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‘(More) trials and tribulations’: the effect of the EU directive on clinical trials in intensive care and emergency medicine, five years after its implementation
  1. Katy Robinson1,
  2. Peter J D Andrews2,3
  1. 1College of Medicine and Veterinary Medicine, University of Edinburgh, Edinburgh, UK
  2. 2Department of Anaesthesia, Critical Care & Pain Medicine, University of Edinburgh, UK
  3. 3Critical Care, Western General Hospital Lothian University Hospitals Division, Edinburgh, UK
  1. Correspondence to Prof Peter JD Andrews, Ward 20, Critical Care, Western General Hospital, Lothian University Hospitals Division, Edinburgh EH4 2XU, UK; p.andrews{at}ed.ac.uk

Abstract

The European Clinical Trials Directive was issued in 2001 and aimed to simplify and harmonise the regulatory framework of clinical trials throughout Europe, thus stimulating European research. However, significant complexity and inconsistency remains due to disparate interpretation by EU member states. Critical care research has been particularly impacted due to variable and often restrictive consenting procedures for incapacitated subjects, with some countries requiring a court-appointed representative, while others recognise consent from family members and occasionally professional representatives. Furthermore, the absence of a waiver of consent threatened to put an end to emergency research in Europe and was met with varied responses. Approval procedures by ethics committees are equally inconsistent, particularly those relating to provision of a single opinion for multi-centre trials. Although evidence is somewhat mixed, this complexity as well as a general increase in administrative and financial burden following the Directive has been shown to cause a reduction in clinical trial activity in Europe, particularly academic trials.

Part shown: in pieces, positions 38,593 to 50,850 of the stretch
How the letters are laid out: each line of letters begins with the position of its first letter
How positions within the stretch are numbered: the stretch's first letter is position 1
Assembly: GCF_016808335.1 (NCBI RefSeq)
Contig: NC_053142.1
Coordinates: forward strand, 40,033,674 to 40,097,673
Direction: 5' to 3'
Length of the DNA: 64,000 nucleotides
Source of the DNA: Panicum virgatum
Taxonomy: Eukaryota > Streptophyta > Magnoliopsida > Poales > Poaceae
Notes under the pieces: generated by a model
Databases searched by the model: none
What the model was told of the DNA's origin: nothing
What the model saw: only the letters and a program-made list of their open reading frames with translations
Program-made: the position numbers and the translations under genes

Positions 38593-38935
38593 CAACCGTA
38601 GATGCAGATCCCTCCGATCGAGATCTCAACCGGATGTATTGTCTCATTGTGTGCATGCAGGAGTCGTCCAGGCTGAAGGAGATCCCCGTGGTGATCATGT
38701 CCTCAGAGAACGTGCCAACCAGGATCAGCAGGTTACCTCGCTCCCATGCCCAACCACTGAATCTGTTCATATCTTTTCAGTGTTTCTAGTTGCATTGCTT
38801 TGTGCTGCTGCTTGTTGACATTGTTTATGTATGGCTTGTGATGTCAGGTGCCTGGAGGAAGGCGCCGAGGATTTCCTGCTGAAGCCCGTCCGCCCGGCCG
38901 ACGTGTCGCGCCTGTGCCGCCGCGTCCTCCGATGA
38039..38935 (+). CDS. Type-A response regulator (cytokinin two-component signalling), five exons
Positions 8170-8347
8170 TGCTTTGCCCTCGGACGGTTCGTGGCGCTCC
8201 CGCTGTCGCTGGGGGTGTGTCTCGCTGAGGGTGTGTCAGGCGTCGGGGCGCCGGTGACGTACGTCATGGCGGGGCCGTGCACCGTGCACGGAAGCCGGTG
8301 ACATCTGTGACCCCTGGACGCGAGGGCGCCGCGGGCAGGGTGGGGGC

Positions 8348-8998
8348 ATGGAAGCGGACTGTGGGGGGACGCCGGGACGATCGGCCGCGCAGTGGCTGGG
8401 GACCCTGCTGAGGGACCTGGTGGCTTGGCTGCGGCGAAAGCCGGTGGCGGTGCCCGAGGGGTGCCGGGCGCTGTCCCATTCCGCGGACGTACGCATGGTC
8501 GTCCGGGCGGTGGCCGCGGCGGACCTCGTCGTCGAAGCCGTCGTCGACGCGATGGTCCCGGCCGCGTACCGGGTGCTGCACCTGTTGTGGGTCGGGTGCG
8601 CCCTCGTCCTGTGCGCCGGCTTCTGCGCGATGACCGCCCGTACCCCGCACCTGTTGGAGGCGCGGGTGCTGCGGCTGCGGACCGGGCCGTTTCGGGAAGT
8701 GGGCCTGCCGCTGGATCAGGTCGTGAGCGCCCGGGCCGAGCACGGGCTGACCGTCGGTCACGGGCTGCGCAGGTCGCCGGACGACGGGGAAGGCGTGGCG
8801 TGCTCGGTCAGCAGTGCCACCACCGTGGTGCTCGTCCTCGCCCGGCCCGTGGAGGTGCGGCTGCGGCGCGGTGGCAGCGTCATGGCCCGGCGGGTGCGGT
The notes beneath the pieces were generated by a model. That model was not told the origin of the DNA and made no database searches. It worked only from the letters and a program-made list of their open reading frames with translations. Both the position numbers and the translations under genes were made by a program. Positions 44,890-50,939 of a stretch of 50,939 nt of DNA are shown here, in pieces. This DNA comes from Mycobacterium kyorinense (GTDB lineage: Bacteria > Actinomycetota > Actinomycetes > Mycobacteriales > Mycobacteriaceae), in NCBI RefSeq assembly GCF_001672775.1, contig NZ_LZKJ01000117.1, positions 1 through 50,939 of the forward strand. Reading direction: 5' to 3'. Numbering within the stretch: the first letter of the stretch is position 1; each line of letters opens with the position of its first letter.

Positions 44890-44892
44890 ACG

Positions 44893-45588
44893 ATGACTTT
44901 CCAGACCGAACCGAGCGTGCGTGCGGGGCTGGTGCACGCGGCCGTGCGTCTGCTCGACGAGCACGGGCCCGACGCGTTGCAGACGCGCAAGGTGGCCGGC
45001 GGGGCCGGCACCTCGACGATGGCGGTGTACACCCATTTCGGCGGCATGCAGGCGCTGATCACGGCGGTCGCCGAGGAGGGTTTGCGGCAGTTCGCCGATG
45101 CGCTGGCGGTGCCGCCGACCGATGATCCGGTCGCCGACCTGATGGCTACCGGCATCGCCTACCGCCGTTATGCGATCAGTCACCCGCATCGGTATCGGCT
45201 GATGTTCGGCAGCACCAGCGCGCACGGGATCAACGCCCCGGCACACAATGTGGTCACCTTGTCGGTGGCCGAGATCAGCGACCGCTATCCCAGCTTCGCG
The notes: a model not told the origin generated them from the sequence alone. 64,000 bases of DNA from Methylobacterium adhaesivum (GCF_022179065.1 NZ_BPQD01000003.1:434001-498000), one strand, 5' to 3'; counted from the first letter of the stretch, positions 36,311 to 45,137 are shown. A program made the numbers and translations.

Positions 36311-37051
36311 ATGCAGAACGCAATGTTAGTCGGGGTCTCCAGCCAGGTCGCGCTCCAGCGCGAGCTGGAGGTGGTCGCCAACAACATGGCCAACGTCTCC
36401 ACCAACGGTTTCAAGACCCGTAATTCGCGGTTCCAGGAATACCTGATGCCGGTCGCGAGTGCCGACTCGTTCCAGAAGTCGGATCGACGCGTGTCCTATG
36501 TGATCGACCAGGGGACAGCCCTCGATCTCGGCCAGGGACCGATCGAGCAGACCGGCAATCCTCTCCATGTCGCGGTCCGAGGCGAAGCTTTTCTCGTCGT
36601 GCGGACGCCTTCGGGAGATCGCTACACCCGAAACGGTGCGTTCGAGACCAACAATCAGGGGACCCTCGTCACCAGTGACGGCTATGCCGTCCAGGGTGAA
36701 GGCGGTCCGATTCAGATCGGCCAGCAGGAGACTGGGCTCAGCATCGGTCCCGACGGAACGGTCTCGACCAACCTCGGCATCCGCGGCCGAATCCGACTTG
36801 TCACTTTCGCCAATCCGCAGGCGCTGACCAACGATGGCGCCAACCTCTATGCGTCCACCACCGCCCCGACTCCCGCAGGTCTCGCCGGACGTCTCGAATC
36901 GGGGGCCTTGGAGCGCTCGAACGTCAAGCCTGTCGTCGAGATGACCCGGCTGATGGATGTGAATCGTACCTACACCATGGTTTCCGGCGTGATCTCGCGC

We aim to clarify some of these inconsistent procedures, particularly those relating to informed consent of incapacitated subjects, as well as discussing some general weaknesses and possible improvements of the Directive ahead of its planned revision in 2011.

  • Law
  • informed consent
  • interests of health personnel/institutions
  • mentally ill and disabled persons

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Footnotes

  • This paper describes the success and limitations of the European directive on clinical trails in intensive care and emergency medicine 5 years after implementation.

  • Peter Andrews is Professor in the Department of Anaesthesia, Critical Care & Pain Medicine, University of Edinburgh & Consultant in Critical Care, Western General Hospital. He has been chief investigator (CI) of an MRC funded critical care RCT in the UK and is CI of a large Pan-European clinical trail that will eventually recruit patients throughout the world. Katy Robinson is a post-graduate student studying medicine at the University of Edinburgh. Katy successfully gained competitive funding to undertake a summer studentship with PA. This involved considerable literature searching, email and web based retrieval of information, including correspondence with the competent authorities in most European countries. This work was undertaken to provide information to support the EUROTHERM3235Trial (ISRCTN 34555414).

  • Guarantor. Peter JD Andrews.

  • Funding Other funders: European Society of Intensive Care Medicine.

  • Competing interests None.

  • Provenance and peer review Not commissioned; externally peer reviewed.

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